Permission sought for relocation of football pitch and nine new houses

An application to “relocate” a sports pitch to make space for nine houses is set to be discussed by council planning chiefs this week.

Tuesday, 19th February 2019, 7:18 pm
Updated Tuesday, 19th February 2019, 7:22 pm
The hearing is set to take place at Leeds Civic Hall.

Applicants Weidmann Whiteley submitted the proposal to Leeds City Council for the site at Pool Paper Mills off Pool Road in Otley.

But the proposed scheme has been met with objection by local residents and ward councillors, who claim the plans fall within the green belt and should be rejected.

The proposal seeks permission to build nine houses and a new sports facility with a clubhouse on the site, as well as changing facilities.

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The hearing is set to take place at Leeds Civic Hall.

This would involve relocating an existing sports pitch to the south of the site.

The plans have been brought to the South and West Plans panel due to them sitting in a green belt area, meaning only “very special circumstances” can lead to their approval.

After the application had originally been submitted in 2017, a letter to the council signed by Leeds city councillors Barry and Caroline Anderson read: “This land is currently green belt land. We do not agree that any special circumstances exist that would allow this land to be removed from green belt.

“This area of land in Pool is liable to flooding. It lies in a flood zone. Run-off from the fields above occurs naturally, never mind when there is heavy rain. Concreting over this land will not help this situation. The way this land lies makes flooding an issue at this site.”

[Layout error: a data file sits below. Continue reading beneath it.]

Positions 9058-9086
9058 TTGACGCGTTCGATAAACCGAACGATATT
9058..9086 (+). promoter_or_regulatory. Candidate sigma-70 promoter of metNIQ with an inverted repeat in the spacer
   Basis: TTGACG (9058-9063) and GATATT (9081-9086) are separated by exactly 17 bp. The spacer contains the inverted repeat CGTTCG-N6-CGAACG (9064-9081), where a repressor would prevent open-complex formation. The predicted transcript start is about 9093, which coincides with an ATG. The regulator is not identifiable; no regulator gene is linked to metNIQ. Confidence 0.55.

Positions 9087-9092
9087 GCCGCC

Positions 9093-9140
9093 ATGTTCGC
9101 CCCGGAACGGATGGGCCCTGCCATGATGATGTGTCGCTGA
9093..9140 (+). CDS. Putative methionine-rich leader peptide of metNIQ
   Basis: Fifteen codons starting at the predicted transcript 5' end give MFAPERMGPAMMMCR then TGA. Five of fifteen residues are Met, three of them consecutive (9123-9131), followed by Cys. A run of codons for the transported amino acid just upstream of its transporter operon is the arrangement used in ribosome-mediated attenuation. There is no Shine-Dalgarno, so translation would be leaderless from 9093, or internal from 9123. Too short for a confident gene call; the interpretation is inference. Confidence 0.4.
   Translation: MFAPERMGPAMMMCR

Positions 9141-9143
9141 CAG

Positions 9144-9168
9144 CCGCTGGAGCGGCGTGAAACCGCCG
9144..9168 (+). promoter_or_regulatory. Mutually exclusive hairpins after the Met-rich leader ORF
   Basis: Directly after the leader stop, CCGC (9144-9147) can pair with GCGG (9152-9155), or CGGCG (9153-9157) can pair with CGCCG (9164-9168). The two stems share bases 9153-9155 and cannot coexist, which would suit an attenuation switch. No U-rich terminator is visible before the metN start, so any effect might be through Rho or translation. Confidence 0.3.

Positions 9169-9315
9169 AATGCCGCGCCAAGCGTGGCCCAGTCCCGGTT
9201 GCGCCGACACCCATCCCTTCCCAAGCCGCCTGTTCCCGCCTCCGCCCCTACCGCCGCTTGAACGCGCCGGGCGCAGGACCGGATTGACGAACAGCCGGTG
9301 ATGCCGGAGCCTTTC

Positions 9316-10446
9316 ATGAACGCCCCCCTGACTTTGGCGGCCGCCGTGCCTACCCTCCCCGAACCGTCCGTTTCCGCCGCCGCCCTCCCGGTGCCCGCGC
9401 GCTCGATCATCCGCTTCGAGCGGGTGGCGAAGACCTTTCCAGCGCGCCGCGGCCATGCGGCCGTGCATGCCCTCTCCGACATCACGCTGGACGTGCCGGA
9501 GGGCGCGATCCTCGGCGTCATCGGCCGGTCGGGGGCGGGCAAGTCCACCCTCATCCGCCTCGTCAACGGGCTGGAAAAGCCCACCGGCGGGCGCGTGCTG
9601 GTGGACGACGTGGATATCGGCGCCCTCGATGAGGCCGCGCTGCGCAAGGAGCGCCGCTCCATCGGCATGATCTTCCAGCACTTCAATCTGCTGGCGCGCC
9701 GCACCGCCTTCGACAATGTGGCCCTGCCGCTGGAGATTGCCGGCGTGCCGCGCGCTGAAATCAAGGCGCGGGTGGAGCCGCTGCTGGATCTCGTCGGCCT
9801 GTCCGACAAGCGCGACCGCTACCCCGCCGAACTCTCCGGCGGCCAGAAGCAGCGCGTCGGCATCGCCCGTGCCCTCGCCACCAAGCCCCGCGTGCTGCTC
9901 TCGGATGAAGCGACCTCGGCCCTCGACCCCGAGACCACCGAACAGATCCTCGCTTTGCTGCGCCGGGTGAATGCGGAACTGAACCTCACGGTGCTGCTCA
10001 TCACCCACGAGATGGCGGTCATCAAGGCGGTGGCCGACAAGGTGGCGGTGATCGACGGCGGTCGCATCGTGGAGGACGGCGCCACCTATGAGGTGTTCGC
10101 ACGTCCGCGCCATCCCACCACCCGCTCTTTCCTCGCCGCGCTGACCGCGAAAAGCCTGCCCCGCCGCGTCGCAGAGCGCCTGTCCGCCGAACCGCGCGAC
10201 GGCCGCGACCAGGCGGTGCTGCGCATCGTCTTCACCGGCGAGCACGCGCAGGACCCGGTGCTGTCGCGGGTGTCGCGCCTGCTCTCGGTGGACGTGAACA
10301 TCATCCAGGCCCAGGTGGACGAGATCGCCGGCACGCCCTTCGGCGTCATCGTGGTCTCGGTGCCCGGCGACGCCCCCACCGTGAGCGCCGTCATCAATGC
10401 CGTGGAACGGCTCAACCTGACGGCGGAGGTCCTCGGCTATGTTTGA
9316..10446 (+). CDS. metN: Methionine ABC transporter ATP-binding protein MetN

Another letter from Pool Parish Council added: “The village already has major transport, congestion and road network issues it is currently trying to deal with.

“This development would make matters worse.”

However, a report from Leeds City Council officers claims that such a development would benefit the area.

It read: “The development of the sports pitch is considered acceptable in the green belt.

“With regards to the other elements of the application, it is considered that cumulatively the significant social and economic benefits arising from the development with the potential for job retention and creation, and the provision of a permanent community sports facility, as well as the limited harm identified can amount to very special circumstances to clearly outweigh the harm to the green belt arising from the residential development, club house and associated parking and access, and other harm identified within the report.”

It went on to recommend approval of the application, subject to Secretary of State call-in.

The plans will be discussed by the panel on Thursday, February 21.